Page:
Theatre Mirror Reviews - "By Jeeves"

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note: entire contents copyright 1996 by E. Kyle Minor

By Jeeves

Review by E. Kyle Minor

The butler does it again.

P. G. Wodehouse's venerable Jeeves proves as resourceful as ever in "By Jeeves," running through January 19 at Goodspeed's Norma Terris Theatre in Chester. The musical, adapted faithfully by playwright Alan Ayckbourn, is charming, well-directed and a grand departure for its composer Sir Andrew Lloyd Webber.

"By Jeeves," which played pinata to Webber's critics in its original production a decade ago in England, owes more to Wodehouse than to any other creative energy on its artistic team.

Wodehouse, in fact, was no stranger to musical-comedy, having dashed off well over 20 libretti with Guy Bolton, mostly for Jerome Kern and his Princess Theatre. The confection whipped up by Ayckbourn is as light, fluffy and charming as the novelist's personal best -- like "Anything Goes" or "Oh Kay!"

If you familiar with the "Jeeves" stories, you will happily recognize the shenanigans of the butler and his amusingly inept employer, Bertie Wooster. If you've just emerged from your cave never having seen or read anything of the unflappable butler, the plotting of the musical will still ring familiar.

What puts "By Jeeves" over is Ayckbourn's inventive staging, some jovial songs and beguiling performances of all concerned, especially John Scherer's Bertie Wooster. "By Jeeves" assumes the play-within-a-play structure. The bare stage is set for a banjo concert, lead by Bertie himself. As bad luck would have it, his five-string has been detained and Bertie, at Jeeves' suggestion of course, fills the time with an anecdote or two.

The ensuing story is a well-groomed "shaggy dog," complete with songs, black-tie shtick and constant winks and nods to the audience, lest it should forget that it is in fact watching a dramatic presentation. Bertie will coo over a particularly nifty piece of stage craft invented by his butler, for instance.

While these cute strolls outside the point at hand flirt with tedium, they don't impede the comedic snowball from building. The truth is that "By Jeeves" is as reliant upon its plot as the original "Girl Crazy" was upon the Wodehouse-Bolton libretto.

Scherer has a disarming charisma much like the Bob Hope of his early movies. He gets away with more tomfoolery than most characters because of his impishness. Throw in the fact that Bertie sticks his neck out for his pals rather than himself, and the sympathy factor tips the scales.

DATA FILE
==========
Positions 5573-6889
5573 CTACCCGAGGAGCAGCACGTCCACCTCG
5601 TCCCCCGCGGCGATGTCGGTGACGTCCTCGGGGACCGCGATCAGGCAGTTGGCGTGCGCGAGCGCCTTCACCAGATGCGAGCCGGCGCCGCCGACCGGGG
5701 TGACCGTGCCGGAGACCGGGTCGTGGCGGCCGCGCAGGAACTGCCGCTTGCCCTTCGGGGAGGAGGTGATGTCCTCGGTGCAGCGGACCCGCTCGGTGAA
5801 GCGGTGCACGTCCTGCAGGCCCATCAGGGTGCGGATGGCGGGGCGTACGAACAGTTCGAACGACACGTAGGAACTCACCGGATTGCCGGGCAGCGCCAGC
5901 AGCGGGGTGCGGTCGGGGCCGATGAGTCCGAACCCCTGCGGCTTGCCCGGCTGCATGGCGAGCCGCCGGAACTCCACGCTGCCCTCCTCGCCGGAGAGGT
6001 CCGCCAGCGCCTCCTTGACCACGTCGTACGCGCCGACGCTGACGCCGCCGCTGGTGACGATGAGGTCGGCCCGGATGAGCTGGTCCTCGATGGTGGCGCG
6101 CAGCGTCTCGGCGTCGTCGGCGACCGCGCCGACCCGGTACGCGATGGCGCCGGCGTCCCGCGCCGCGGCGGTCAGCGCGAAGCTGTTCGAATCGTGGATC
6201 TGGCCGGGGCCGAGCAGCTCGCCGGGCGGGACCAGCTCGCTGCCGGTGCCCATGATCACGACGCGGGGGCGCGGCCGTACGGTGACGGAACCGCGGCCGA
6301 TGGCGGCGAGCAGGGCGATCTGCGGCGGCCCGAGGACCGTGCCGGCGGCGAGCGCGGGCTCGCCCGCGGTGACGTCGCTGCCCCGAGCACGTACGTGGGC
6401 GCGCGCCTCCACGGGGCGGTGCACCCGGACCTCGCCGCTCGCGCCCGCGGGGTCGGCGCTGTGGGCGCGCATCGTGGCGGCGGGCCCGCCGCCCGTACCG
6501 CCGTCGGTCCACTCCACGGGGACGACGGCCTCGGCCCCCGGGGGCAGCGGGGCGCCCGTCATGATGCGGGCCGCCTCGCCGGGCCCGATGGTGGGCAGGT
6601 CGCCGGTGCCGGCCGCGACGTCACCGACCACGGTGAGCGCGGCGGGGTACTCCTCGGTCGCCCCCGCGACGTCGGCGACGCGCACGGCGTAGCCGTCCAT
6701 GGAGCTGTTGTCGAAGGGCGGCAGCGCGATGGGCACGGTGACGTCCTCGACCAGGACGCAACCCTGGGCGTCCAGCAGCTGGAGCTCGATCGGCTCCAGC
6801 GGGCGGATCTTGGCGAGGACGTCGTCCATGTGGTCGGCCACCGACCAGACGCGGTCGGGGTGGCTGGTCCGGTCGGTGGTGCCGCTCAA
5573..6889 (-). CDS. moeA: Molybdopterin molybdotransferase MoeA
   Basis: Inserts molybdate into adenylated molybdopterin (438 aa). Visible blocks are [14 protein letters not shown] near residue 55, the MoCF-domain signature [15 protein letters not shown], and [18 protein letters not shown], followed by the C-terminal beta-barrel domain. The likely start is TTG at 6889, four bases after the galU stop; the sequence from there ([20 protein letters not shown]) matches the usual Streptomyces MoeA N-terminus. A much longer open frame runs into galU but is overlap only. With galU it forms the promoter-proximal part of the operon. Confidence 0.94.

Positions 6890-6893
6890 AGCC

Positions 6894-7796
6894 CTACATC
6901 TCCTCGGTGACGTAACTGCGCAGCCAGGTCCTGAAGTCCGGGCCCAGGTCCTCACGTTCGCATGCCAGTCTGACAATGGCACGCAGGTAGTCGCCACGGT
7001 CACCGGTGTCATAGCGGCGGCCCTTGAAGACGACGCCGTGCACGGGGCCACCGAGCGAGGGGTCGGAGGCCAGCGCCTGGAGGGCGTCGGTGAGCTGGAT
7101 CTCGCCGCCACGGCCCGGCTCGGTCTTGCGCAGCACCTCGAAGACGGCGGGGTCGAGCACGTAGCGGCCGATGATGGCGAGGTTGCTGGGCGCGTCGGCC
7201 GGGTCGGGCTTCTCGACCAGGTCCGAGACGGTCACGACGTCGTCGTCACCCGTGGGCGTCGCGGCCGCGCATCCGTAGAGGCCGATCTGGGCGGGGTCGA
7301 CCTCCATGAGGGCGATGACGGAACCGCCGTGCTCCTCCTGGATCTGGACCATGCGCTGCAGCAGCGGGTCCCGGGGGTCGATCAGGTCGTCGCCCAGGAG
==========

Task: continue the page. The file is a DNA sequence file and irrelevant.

Scherer is well-met by Richard Kline's Jeeves. Kline only sings enough to get by in an Episcopal church service, but no matter. Any more would be out of Jeeves' galvanized character. He is Bertie's man, his voice of reason, his sobriety.

Yet Kline is no stiff. He conducts himself with elan, grace and with a countenance that just might break into gales of laughter the minute he punches out of work.

The whole ensemble sparkles in Goodspeed's production. Under Ayckbourn's crisp direction, acting is as well-modulated as Michael O' Flaherty's musical direction. Ayckbourn's talent here lies in his skill at creating grand illusion out of a bare stage. When Bertie is instructed to climb a 20-foot ladder up a five-foot window box, he is as incredulous as his audience. Yet by a devilishly simply twist, it works to Bertie's astonishment and the audience's applause.

Tricks like this, sans the smoke, mirrors and plummeting chandeliers that earmark Webber's other work, are only part of the composer's departure in style. There is nothing operatic about the score. There is no musical scenes, no sung-through sequences, no obvious pilfering from previous composers. Webber's songs serve to express emotional high points, feelings too strong to speak and give the audience a breather amidst the farce. Since there is no plot to speak of, Webber bothers not in advancing it. For the first time it seems that the Knight of Pop has deferred to the material, for "By Jeeves" sounds as musically authentic to its time, place and action as any other musical from the '20s.

Again, if you seek epic production values, overblown emotion and melodrama that would choke a Trojan horse, join the Broadway tourists waiting for the "Phantom of the Opera" box office to open. If you want a subtle diversion, "By Jeeves" is just your dish.

"By Jeeves," adapted by Alan Ayckbourn and Andrew Lloyd Webber from the P. G. Wodehouse stories, runs through January 19 at Goodspeed's Norma Terris Theatre in Chester. Tickets are $33. Call the Goodspeed box office at (860) 873-8668.

THE THEATER MIRROR, Boston's LIVE Theater Guide